I'll bring up one suggestion as to the nature of H3 for no other reason than that I find it compelling. It is highly likely, in my opinion, that H3 would have had lip-rounding - that is to say, that when the sound was being articulated in the throat, it would have been accompanied by a rounding of the lips. 'H3' is the laryngeal that has the effect of turning 'e' into 'o', which means essentially that it turns it from a vowel that doesn't have lip-rounding to a vowel that does. Given that, it would be very surprising if 'H3' didn't have some lip-rounding. To see a parallel example, let's look at the sound [hʷ] in English, written 'wh' and in most varieites of English nowadays pronounced as [w] or [h], depending on its phonetic environment. Specifically let's look at the word 'who' in English, pronounced [hu:] in all varities of English with which I'm familiar. In Old English, the word was spelled hwa, and the consensus is that it was pronounced [hʷa:]. The first sound shift that happened in this word is the one we can see preserved in the spelling 'who'. The vowel shifted from 'a' to 'o' (another shift that required the addition of lip-rounding). The consensus is that this word would have been pronounced in Middle and Early Modern English has [hʷo:] (rhyming with its Latin relative 'quo'). After this, the lip-rounding became redundant, because it was articulated both in the consonant [hʷ] and the vowel [o:], and so the consonant was simplified to [h]. The vowel changed as well (to [u:]), but preserved the lip-rounding (we can assume that the shift from [hʷ] to [h] happened before the shift from [hʷ] to [w] in words like 'what' or 'white', which would explain why we pronounce [hu:] and not [wu:]) . Given all this, it wouldn't be out of bounds to suggest that H3 was [hʷ] , except that it could just as easily be [χʷ] or [ħʷ] or almost any other sound with lip-rounding that is articulated in the throat or in the back of the mouth.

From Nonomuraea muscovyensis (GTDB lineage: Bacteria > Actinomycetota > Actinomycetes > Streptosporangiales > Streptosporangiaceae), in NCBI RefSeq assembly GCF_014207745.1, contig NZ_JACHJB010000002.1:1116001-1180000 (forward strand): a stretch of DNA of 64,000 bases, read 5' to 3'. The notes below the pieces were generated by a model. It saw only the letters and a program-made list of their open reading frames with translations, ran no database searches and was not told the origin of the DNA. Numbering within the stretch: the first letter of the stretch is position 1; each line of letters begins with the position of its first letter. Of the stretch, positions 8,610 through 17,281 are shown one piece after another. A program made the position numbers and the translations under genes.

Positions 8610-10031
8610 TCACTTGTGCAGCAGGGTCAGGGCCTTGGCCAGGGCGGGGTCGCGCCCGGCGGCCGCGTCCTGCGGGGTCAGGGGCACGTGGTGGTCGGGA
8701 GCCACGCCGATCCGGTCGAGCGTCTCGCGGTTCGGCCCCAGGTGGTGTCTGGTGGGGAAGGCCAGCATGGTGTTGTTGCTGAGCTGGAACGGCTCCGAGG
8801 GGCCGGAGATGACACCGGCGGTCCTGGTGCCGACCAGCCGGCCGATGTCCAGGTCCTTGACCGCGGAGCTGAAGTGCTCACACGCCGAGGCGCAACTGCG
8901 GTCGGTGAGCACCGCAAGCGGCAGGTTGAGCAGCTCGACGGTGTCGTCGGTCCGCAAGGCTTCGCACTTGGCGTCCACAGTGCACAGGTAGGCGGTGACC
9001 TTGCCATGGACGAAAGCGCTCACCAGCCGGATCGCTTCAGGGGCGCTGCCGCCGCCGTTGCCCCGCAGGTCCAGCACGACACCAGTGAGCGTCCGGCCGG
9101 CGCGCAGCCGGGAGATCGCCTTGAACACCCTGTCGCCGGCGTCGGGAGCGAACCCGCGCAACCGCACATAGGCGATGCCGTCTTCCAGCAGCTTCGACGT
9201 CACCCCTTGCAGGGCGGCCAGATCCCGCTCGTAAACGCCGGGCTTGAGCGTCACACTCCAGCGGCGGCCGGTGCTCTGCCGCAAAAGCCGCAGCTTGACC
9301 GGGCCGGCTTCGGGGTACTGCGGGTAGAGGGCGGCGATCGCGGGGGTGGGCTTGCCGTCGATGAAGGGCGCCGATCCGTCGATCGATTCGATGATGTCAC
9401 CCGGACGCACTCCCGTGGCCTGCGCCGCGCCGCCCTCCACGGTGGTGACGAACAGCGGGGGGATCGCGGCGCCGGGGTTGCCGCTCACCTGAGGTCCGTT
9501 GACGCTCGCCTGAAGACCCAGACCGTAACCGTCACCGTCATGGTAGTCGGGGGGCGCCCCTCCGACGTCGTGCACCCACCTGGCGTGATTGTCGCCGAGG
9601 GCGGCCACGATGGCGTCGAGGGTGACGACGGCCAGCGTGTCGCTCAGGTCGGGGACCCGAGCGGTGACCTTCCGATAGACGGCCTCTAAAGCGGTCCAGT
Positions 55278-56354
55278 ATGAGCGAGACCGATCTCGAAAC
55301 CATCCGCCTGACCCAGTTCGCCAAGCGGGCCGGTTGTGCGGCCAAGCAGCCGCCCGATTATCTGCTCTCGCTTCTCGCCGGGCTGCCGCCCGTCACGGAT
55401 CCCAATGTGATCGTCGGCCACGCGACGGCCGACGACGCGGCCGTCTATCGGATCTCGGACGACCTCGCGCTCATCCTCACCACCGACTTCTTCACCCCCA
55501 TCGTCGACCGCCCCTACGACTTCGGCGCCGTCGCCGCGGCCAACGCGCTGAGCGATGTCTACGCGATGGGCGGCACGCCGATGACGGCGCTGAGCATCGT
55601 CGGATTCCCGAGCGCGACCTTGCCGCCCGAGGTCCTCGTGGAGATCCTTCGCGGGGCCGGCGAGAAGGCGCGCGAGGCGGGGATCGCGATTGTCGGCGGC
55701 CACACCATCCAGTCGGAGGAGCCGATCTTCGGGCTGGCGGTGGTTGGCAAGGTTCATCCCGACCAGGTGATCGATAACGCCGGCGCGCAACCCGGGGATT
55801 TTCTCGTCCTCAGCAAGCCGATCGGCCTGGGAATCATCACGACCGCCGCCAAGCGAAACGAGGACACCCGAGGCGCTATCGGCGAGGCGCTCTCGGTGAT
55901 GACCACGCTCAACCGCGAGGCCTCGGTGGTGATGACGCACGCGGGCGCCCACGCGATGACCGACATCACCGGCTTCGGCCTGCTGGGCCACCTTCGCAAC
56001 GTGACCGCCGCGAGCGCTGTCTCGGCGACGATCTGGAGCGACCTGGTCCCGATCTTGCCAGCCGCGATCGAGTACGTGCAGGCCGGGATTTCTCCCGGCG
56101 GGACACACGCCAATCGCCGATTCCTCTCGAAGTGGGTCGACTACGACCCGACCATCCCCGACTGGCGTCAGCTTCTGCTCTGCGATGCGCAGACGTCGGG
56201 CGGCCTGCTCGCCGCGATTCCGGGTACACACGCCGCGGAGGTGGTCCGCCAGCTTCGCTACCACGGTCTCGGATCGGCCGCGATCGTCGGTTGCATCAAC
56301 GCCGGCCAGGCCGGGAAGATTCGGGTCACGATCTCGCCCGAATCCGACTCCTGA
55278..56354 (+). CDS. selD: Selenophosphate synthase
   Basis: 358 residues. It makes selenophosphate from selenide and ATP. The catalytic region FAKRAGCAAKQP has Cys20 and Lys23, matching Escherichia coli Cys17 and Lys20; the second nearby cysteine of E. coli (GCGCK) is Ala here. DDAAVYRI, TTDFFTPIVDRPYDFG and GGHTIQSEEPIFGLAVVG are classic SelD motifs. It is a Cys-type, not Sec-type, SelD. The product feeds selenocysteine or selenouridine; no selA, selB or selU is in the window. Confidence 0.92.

So that's basically it. Laryngeal Theory is fascinating to me because it draws on an ability to see sounds through their relationships to other sounds in their phonetic environments, and also because it requires a shift away from (or, depending on your point-of-view, an addition to) traditional methodology in Historical Linguistics. It is also fascinating because ultimately it is an unaswerable question. What were these sounds? We can't really know. But we can learn more about what we do know because we know one more way (three more, i guess) in which sounds can effect each other.